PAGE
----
It struck me while I was driving this morning: First-gen mobile apps are fine, but virtually everyone is missing high-volume opportunities to engage with their customers. Allow me to back up a step. I was stuck in traffic. Not surprisingly, that gave me some time to ponder my driving experience. I found myself thinking: Why can’t I give my car’s navigation system deep personalizations to help it think the way I do? And how do I get around its singular focus on getting from Point A to Point B? I explored the system while at a red light. It had jammed me onto yet another “Fastest Route,” disguised as a parking lot. My tweaks to the system didn’t seem to help. I decided what I’d really like is a Creativity slider so I could tell my nav how far out there to be in determining my route. Suburban side streets, public transportation, going north to eventually head south, and even well-connected parking lots are all nominally on the table when I’m at the helm. So why can’t I tell my nav to think like me? I’d also like a more personal, periodic verbal update on my likely arrival time, which over the course of my trip this morning went from 38 minutes to almost twice that due to traffic. The time element is important, of course. But maybe my nav system should sense when I’m agitated (a combination of wearables and telematics would be a strong indicator) and do something to keep me from going off the deep end. Jokes? Soothing music? Directions to highly-rated nearby bakeries? Words of serenity? More configurability is required, obviously, or some really clever automated customization. Then an even more radical thought struck. Why couldn’t my nav help me navigate not only my trip but my morning as well? “Mr. Weber, you will be in heavy traffic for the next 20 minutes. Shall I read through your unopened emails for you while you wait?” Or, “Your calendar indicates that you have an appointment before your anticipated arrival time. Shall I email the participants to let them know you’re running late?” Or (perhaps if I’m not that agitated), “While you have a few minutes would you like to check your bank balances, or talk to someone about your auto insurance renewal which is due in 10 days?” What I’m describing here is a level of engagement between me and my mobile devices which is difficult to foster, for both technical and psychological reasons. And it doesn’t work if a nav system is simply a nav system that doesn’t have contextual information about the user. But imagine the benefits if the navigation company, a financial institution, and other consumer-focused firms thought through the consumer experience more holistically. By sensibly injecting themselves into consumers’ daily routines—even when those routines are stressful—companies will have a powerful connection to their customers that will be almost impossible to dislodge. Firms like Google have started down this path, but financial institutions need to push their way into the conversation as well.

Innovation & Insight Day – some highlights; and a goodbye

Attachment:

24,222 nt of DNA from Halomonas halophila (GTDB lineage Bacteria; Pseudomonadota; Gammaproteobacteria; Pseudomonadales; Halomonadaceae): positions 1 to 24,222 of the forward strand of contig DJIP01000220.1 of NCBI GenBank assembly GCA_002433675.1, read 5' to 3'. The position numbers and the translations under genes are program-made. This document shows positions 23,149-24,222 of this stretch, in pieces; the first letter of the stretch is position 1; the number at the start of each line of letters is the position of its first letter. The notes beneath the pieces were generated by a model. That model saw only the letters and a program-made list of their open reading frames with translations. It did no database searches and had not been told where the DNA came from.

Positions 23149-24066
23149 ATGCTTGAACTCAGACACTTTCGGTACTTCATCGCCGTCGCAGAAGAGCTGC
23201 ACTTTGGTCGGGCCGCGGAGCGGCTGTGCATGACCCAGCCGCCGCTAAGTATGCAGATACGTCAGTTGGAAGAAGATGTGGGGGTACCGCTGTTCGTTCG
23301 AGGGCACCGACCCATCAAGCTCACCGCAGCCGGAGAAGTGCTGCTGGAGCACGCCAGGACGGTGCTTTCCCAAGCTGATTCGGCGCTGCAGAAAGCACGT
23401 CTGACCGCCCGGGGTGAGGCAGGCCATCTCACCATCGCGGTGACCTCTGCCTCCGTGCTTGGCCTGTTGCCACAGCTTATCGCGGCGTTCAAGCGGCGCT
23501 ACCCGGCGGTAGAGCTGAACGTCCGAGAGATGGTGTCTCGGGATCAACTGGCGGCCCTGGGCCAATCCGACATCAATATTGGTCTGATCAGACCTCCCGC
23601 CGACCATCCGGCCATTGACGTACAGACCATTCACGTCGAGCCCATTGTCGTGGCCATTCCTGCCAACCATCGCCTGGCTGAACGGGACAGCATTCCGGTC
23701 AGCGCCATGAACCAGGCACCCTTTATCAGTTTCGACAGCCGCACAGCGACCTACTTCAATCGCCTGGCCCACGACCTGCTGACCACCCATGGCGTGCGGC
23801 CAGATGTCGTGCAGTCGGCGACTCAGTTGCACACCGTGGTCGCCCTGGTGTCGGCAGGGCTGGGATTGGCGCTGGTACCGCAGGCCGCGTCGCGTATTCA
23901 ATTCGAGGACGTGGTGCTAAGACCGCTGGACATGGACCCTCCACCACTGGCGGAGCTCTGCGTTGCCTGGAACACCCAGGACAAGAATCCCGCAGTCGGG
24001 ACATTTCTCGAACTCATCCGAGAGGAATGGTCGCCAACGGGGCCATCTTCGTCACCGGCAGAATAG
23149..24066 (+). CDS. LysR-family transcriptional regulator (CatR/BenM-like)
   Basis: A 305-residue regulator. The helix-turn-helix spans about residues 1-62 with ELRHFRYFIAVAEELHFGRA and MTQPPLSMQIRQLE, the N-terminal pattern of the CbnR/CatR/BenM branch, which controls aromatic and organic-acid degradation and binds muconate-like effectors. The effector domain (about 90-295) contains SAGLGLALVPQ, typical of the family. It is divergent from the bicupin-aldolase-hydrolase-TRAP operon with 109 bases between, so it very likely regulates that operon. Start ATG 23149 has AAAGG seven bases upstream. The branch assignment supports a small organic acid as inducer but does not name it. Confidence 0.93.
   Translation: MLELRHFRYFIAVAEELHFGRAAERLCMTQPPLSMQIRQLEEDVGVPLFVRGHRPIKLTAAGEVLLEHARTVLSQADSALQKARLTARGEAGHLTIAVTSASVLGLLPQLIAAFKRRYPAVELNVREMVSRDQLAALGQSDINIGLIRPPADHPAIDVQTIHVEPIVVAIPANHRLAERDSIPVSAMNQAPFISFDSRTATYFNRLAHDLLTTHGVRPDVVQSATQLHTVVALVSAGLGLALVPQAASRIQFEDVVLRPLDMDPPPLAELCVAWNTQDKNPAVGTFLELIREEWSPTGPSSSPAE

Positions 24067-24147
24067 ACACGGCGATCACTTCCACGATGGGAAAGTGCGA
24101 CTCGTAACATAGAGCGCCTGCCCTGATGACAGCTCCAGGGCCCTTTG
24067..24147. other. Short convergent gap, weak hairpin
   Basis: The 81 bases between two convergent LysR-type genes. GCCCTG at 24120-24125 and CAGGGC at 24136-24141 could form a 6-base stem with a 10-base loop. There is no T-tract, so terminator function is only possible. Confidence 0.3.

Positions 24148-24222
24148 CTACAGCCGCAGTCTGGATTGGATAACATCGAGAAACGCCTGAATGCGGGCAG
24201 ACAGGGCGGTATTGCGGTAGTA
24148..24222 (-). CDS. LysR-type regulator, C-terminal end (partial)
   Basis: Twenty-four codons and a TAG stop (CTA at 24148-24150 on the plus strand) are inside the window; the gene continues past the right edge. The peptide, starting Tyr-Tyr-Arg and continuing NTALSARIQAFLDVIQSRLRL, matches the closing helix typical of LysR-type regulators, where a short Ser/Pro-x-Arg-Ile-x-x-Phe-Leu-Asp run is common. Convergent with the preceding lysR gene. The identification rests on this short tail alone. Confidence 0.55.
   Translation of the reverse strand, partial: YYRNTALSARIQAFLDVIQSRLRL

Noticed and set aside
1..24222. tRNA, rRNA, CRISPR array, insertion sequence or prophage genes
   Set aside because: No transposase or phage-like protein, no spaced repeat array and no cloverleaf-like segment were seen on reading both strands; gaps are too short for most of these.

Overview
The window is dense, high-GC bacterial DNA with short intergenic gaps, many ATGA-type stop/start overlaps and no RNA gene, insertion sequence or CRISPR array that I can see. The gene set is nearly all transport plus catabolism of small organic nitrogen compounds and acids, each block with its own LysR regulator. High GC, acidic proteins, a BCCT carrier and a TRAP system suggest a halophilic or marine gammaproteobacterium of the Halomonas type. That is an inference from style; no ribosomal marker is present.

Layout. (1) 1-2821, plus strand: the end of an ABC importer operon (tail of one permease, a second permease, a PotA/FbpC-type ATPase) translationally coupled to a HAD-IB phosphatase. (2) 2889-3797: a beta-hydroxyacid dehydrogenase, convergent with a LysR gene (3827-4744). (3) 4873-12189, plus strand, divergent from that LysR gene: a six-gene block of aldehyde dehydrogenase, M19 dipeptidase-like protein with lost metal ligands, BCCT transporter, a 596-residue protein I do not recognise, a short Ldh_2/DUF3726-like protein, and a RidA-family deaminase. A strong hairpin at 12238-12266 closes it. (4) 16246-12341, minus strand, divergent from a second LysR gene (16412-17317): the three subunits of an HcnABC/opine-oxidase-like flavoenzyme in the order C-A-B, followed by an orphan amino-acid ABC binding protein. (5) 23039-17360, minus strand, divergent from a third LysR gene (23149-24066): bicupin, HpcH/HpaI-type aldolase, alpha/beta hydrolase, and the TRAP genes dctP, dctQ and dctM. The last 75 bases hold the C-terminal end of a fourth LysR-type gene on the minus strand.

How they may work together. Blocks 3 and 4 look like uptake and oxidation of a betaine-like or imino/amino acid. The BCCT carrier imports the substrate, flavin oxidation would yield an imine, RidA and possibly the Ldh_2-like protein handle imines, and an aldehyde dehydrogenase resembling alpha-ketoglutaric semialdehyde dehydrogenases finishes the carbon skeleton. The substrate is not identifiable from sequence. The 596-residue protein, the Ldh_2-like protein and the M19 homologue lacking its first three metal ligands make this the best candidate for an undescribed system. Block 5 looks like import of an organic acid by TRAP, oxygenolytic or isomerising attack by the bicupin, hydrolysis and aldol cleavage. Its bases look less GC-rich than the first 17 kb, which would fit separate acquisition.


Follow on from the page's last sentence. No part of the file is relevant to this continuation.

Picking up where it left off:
Last week was busy for Celent: on Monday we hosted our annual Innovation and Insight Day at Carnegie Hall (more on that later). Tuesday we assembled the Celent team from around the globe for our annual in-person meeting. We find that even in this age of virtual teams and instant connectivity, there’s no substitute for face-to-face interaction; our gathering confirmed that. And on Wednesday the banking team convened to review our priorities and refresh our topic taxonomy – so much has changed in the last year that we knew it was time for a refresh. Keep an eye on celent.com and my newsletter for updates on our progress. For the first time in I&I’s history, we sold the place out! We’ve never had to turn people away before, and we’re (very frankly) still trying to figure out why. With more than 400 registrants, we had to improvise with an overflow room that streamed video of the main stage (thanks to all who helped us accommodate this nice problem). We hypothesize that the challenges of financial technology have become so important that our clients and prospects prioritized attendance at an event that showcased best practices from around the world, afforded tremendous networking opportunities, and provided an unbiased view of the hottest issues in this space today. It could also have been, of course, being in New York the weekend before, or seeing Carnegie Hall during business hours. The Banking Team recognized nineteen model banks across five categories: Digital; Omnichannel; Legacy and Ecosystem Transformation; Innovation and Emerging Technologies; and Payments. Interestingly, we had so many entries in the first two categories that we had to split them up. We produced six reports covering these five areas, together with our Model Bank of the Year, Fidor (from Germany). Clients may download these reports at Celent.com. In addition to our model bank panels we had excellent keynote speakers. Debra Jasper and Betsy Hubbard of Mindset Digital used about 300 [sic] slides in 45 minutes to prod us all to rethink how we present ourselves, not just in person, but through emails and social media. One concrete hint: think about five sentence emails (five.sentenc.es). Closing out the day was Suresh Ramamurthi, the Chairman of CBW Bank, who showed us what a sub $20mm asset bank can do by completely rethinking its technology platform. After Suresh and Fidor’s CEO Matthias Krӧner spoke, I was compelled to tweet about #nervousbankers. I’d also like to thank our sponsors: Saffron, Mindtree, Indra, Guidewire, Wipro Digital, Inetco, and RGI Group, together with our media partners Bank Technology News and Insurance Networking News. We’re already starting to think about next year’s event; it’s not too early to start submitting nominations. We’ll be sending out hold the date announcements shortly. On a final note, we’d like to say a fond farewell to Jacob Jegher. He has been a stalwart in the banking practice for the last eight years, and all of us at Celent will miss his passion for new technologies, his informed and reasoned opinions, and his keen intellect. We wish him every success in his new endeavor at a fintech player you all know; the news will be public soon. If you’d like more details, please reach out to your account manager, other analysts you know, or me directly.